Update on 16 Nov 2017
We now have guidance on developing a roadmap in the Service Manual — https://www.gov.uk/service-manual/agile-delivery/developing-a-roadmap . Thanks to everyone who contributed to the workshops and collaborative editing exercise that helped with creating this first version.
This is a write-up of a discussion the UK government’s community of product managers held to agree which elements are important to include in our product or service roadmaps.
We think it’s worth agreeing these elements so that roadmaps are consistent and can be understood across our organisations, regardless of who’s looking and where they are viewed.
The elements are being posted here to invite comments and suggestions before being published as guidance on the Service Manual.
A. Products should be judged on their delivery of value to users. Roadmaps are a tool to express what the value of a product will be and how that value will be understood and released in stages.
B. Each product has its own roadmap, or is represented on a roadmap providing a collective view of products related to a service. If user needs call for more than one instance (eg. simultaneously on a wall and one online), every version of the roadmap must be kept in sync.
C. Roadmaps are developed iteratively and regularly. Creation and iteration of a roadmap is a collaborative effort led by the product manager with the delivery team, stakeholders and the product’s users.
D. The roadmap is open and available in the public domain (unless there is a very good security reason not to).
E Roadmaps use simple illustration and plain English to provide information. This makes it easy for anyone to pick up and quickly understand how and why the product is being developed. They tell people where else to go if they need additional in-depth information (such as a product backlog or blog).
F. Roadmaps are framed by a vision explaining the ultimate outcome a product is trying to deliver. The roadmap is broken down into objective-based missions, each of which gets us closer toward achieving the long term vision.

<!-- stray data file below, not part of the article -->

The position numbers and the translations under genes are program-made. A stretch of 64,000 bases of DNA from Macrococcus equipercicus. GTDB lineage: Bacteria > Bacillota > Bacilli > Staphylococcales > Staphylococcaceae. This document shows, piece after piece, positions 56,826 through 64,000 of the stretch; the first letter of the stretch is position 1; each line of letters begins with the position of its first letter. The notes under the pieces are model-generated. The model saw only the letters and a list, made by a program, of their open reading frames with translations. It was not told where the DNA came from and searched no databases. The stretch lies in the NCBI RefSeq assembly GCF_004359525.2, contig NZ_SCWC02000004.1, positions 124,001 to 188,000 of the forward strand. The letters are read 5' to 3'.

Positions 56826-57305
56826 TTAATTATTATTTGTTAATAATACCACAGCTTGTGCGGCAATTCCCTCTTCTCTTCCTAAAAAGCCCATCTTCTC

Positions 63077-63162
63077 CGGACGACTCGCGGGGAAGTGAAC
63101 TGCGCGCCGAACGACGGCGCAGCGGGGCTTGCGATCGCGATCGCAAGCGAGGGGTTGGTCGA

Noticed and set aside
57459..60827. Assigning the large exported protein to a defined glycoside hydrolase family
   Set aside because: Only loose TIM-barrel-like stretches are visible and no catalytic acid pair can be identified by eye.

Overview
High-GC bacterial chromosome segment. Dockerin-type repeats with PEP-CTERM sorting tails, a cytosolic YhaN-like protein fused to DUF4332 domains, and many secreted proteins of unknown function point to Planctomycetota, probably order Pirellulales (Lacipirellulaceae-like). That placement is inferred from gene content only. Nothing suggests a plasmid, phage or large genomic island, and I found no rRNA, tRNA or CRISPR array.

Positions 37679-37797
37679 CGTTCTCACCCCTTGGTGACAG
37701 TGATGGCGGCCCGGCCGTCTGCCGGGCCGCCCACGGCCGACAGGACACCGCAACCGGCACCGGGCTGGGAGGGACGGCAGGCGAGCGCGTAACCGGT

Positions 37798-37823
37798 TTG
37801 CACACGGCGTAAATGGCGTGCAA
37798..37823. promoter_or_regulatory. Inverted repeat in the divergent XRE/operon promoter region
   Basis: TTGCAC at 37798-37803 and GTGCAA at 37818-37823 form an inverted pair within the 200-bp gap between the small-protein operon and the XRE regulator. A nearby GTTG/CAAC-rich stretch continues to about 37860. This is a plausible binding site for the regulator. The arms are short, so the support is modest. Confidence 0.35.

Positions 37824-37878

G. Missions are outcome-based objectives with an explanation of what the goal is (often a problem to be solved) and how progress will be measured. Agreeing these missions involves conversations with users, the organisation’s leadership and the team doing the delivery.
H. Missions are mapped over time (eg. quarters). The segments of time on a roadmap are consistent. When the roadmap contains phases (such as discovery or beta) these should be timeboxed.
I. Roadmaps show what’s been done and what is coming next in order of priority. The method of prioritisation is transparent and consistent.
J. Roadmaps enable us to plan for change. They capture intent, not solutions. The further in the future a mission is, the more uncertain it is. The closer the mission gets, the more is learned and the more confident we become that it is the right thing to work on. Things can be dropped from roadmaps.
K. Each roadmap provides an explanation of who it’s for, how to read it, who maintains it, how often it is updated, and how to contribute to its development.
L. When roadmap software is used, the content should be exportable (preferably via API) to enable reuse.